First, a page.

Throughout one’s career, one is often tempted by potential gains to be realized from misconduct. But trading in your honor is not a zero-sum game.
Pre-pandemic, I was poorly skilled in the art of streaming TV. Now I navigate the streaming apps like a pro and I’m up on the latest movies and miniseries, which brings me to the subject of this article.
Recently, I watched “Your Honor,” starring Bryan Cranston, and while the story of “good guy gone bad” is well played out, this one resonated differently for me.
In the last episode, Cranston’s character makes an emotional plea for forgiveness to his lawyer friend, exclaiming, “Justice and principles, do you think either of those takes precedence over the life of your child? Am I a bad person because I value my own life so much less than the life of my child?”
Gut-wrenching words for those of us who have children and know exactly what he means. We would, without question or hesitation, take a bullet for our child or jump in front of a speeding train. But this is about something different, because this character trades on his honor, the one thing that definitively represents who he is and what he stands for – both in title and substance.
Trading Honor Is Never a Zero-Sum Game
As the title of the series so cleverly alludes to, honor – and dignity – are nontransferable. They are uniquely one’s own. In fact, leaders are expected to nurture, defend and fortify their honor and dignity in order to protect, defend and lift up those who rely on them – like parents putting on oxygen masks before helping their children. Trading on that honor in the name of protecting what is dear is not a zero-sum game. It’s a negative-sum game.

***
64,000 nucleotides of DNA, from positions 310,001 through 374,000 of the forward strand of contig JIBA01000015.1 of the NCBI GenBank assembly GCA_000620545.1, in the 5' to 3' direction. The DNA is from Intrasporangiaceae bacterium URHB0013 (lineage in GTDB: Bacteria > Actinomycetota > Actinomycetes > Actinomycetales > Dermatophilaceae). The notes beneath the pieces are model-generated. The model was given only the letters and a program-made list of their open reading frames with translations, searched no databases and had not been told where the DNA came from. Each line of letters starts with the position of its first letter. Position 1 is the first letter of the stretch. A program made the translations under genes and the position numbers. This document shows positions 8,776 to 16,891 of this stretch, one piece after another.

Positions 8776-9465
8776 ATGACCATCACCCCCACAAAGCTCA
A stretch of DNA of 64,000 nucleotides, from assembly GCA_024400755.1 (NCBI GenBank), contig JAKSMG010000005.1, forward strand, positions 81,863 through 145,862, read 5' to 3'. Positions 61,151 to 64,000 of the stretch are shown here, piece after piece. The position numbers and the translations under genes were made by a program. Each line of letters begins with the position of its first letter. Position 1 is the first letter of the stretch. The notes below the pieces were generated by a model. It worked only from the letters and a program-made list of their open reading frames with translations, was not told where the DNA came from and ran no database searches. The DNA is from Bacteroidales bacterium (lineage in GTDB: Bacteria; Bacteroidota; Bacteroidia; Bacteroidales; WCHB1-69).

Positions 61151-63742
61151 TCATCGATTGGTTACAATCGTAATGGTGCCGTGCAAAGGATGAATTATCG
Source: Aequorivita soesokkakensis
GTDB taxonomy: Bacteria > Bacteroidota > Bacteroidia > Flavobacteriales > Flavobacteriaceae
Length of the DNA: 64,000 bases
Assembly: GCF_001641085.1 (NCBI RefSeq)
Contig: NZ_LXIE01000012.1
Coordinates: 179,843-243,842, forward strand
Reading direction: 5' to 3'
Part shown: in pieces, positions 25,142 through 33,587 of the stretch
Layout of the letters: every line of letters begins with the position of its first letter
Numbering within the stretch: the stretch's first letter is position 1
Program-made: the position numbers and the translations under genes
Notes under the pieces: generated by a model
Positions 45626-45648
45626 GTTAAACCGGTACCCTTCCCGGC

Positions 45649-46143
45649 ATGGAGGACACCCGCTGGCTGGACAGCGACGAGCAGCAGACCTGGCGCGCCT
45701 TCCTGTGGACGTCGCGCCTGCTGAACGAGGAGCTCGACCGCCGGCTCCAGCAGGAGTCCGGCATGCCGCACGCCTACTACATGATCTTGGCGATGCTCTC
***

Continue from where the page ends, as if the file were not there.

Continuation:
Based on a study conducted in 2019, the top reason at the time for CEO departures among the largest companies was misconduct (as opposed to poor financial performance, for example). Executives’ reasons for engaging in wrongdoing can appear relatable – deep loyalty to the company; pressure from the board; geo-political, economic, environmental or societal pressures; stiff competition; hubris or ego. Employees’ reasons for engaging in misconduct can also appear logical – unattainable sales targets, cultural numbness, fear of retaliation or of losing their jobs or disenfranchisement, just to name a few. But we know what the slippery slope looks like and where it leads. Each time a leader or employee engages in misconduct, looks the other way or remains silent while knowing of the misconduct, it gets just a little bit easier to do it the next time.
Several years ago, I led a heart-wrenching investigation into a case of improper sales practices. A very junior telesales representative fabricated a $20,000 sale by logging it into the system and charging the product to his own personal credit card (which he was paying off monthly). He later admitted that he fabricated the sale to boost his numbers, meet his quota and keep his job – to him, all worth the hefty credit card debt. He pleaded with me to understand. He needed the job, but more importantly, he said he needed to save face with his wife and son. Unfortunately, by engaging in misconduct and trading on his honor and dignity for the hope of protecting his family, he still lost his job. It was not a zero-sum game, but a negative-sum game, where everyone lost.
Just like Cranston’s character, who relinquished his honor and paid the ultimate price, there is no shortage of reasons to justify decisions along the slippery slope of misconduct. But in the end, it’s always a negative-sum game. As Ade Ayeyemi, CEO of Ecobank Group once said, “When a leader fails, the soul of the organization is compromised.”
I would argue that ethical leadership is a matter of honor. Maintaining that honor – living by and leading with the company values through transparency, authenticity and dignity – is the very thing that helps defend, protect and lift up a company, its employees, stakeholders and community. That’s the positive-sum game we are all finally looking for.